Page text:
This week’s recipe is the recipe for the perfect kitchen, so sadly, the $12 does not apply. You need to be set up and ready-to-go beforehand so you can whip up some fantastic cheap meals in the future. It should be assumed that you already have the basics (flour, sugar, rice, olive oil, oregano and thyme etc.), as these and similar ingredients will appear in many recipes along the way. To that mix, let’s add my most basic-but-necessary ingredients in the kitchen.
Having your kitchen set up and adjusted perfectly to your style is the first step to becoming a student foodie. Having the right appliances are also essential and you can find most of the necessities at thrift stores around town. Soon, you will be whipping up cheap meals on the fly; just remember to persevere. You are going to screw up, but you must remember to keep your knife sharp, your kitchen well stocked, and carry on.
Best of luck on your food endeavours for the coming months.
Chow chow, thrifty friends!


1. Lemon: I love lemon. I can cook almost anything as long as I’ve got lemon. Sometimes the lemon juice, or sometimes the zest. Try to have lemon on hand at all times. If they start looking sad, whip up a salad dressing: 1/4 cup Olive oil, 1/4 cup lemon, 1/4 tsp. salt, and a clove of garlic. Simple but delicious.

2. Garlic: Same deal. You must have fresh garlic on hand at all times.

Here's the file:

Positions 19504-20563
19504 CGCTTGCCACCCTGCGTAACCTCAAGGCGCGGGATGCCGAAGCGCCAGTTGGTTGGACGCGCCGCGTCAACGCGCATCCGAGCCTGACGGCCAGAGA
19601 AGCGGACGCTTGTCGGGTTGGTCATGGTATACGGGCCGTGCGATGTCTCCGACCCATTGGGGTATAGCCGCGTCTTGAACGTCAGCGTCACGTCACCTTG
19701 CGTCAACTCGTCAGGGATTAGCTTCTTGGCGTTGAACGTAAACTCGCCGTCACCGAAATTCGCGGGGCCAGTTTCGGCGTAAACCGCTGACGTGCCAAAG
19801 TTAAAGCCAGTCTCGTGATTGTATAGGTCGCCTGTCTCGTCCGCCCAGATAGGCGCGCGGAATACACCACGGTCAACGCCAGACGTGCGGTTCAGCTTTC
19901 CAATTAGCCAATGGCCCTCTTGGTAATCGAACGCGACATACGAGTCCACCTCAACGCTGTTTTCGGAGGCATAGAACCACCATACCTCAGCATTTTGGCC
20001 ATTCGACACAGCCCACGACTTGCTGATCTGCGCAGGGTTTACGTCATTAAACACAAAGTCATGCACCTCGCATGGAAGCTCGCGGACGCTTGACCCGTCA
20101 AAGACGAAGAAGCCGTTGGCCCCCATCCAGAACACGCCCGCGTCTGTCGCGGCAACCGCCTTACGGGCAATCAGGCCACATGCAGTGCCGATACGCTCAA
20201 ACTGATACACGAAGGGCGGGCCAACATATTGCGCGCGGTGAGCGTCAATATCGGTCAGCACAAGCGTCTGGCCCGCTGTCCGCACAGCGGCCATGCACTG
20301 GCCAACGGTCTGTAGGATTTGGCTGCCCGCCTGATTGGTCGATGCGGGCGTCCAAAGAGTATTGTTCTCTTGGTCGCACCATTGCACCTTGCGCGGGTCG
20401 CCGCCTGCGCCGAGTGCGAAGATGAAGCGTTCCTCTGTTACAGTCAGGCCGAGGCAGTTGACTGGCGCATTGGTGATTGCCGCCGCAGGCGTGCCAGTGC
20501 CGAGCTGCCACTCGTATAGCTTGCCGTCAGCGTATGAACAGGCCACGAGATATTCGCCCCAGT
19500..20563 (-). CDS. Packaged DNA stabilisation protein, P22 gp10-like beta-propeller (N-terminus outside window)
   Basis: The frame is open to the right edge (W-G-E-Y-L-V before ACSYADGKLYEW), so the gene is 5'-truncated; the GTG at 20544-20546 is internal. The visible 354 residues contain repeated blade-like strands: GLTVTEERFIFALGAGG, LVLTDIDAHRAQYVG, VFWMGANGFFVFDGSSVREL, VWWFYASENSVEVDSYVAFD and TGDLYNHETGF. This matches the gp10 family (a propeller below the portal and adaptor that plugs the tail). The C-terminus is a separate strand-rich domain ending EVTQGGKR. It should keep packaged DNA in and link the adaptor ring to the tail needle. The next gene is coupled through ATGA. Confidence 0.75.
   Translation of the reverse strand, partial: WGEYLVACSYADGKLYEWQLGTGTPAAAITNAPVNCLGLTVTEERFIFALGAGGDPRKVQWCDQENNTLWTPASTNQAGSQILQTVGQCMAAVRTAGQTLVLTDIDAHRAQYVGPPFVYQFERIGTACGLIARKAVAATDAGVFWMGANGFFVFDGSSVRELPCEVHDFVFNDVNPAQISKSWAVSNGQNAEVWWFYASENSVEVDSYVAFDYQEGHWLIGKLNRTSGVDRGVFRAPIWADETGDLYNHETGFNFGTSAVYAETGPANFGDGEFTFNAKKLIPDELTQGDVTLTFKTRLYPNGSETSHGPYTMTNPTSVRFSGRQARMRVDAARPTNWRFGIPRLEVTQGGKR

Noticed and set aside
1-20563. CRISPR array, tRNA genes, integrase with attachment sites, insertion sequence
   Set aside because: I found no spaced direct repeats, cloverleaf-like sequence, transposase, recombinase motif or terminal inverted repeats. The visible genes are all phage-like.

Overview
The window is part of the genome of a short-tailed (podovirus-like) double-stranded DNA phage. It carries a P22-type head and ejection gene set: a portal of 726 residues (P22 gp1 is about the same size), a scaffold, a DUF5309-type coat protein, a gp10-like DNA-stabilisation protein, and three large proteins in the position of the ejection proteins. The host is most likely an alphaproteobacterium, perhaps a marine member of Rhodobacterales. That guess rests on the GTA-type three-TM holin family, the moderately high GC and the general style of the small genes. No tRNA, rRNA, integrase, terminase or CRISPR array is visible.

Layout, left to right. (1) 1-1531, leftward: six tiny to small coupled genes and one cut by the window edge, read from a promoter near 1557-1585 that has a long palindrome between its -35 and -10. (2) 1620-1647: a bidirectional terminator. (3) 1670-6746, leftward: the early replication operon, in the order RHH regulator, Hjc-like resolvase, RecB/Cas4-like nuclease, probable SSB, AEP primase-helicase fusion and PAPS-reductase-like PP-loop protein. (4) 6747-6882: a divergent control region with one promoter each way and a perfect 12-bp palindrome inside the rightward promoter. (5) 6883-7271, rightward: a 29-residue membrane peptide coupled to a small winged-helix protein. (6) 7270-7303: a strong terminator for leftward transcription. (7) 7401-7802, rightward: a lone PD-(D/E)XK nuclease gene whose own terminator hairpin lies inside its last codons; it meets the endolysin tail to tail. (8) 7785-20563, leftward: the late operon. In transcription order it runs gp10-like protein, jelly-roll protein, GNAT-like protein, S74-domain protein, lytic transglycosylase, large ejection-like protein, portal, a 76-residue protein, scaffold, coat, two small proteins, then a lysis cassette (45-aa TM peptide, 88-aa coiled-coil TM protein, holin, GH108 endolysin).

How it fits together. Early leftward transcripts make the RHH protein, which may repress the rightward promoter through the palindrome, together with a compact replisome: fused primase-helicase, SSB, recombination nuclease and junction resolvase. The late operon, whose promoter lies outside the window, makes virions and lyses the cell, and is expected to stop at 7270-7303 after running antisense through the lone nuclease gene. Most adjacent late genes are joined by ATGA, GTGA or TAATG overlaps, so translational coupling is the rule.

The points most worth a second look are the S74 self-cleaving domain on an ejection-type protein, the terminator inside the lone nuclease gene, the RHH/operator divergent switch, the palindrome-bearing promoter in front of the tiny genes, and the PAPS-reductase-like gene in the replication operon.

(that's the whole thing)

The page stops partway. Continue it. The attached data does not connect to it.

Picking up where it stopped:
3. Onions: I feel like I spend a significant portion of my cooking time sautéing onions. They have so much flavour once sautéed, and are the base for many of my meals. Plus they smell so good! PRO TIP: Running behind on cooking your meal and the guests are arriving way too soon? Simply sauté onions, waft the smell around, pull out all your ingredients, mess it up, and for all they know you’ve been at it for hours.

4. Balsamic vinegar: Great for dressings of all kinds.

5. Soya sauce: Key for sauces, dressings and more!

6. Sriracha Sauce: It is fantastic, cheap, and otherwise known as cock sauce. It is a hot chili sauce used to spice up meals.

7. Fresh herbs: If you are not used to cooking with fresh herbs it is difficult to use them before they go bad, so don’t rush into anything. Dried herbs will do the trick until you're sure fresh herbs are worth your money. I like to have parsley, cilantro, rosemary, basil, mint, and dill.

8. Seeds and nuts: It's great to have walnuts, pecans, pumpkin seeds, peanuts, pine nuts, and sesame seeds, but truth is, I generally only have two or three kinds. Pick your favourite to start, and get them in the bulk food section for less. I use these in all sorts of things, but most commonly to throw on top of salads for nutrition, crunch, and flavour.

9. Bouillon cubes: A necessity for soups and gravies.

10. Red Wine Vinegar: Make some mean salad dressings with red wine vinegar.

Leanne comes from a long line of food lovers, and has been cooking since she was eight years old. She has spent many years creating the perfect chocolate chocolate chip cookie. In spite of all of her food experimentation, to this day her favourite meal is still a delicious bowl of popcorn.

//Leanne Kriz, columnist

Enjoy it? Share this on Facebook


© 2011 The Capilano Courier. phone: 604.984.4949 fax: 604.984.1787 email: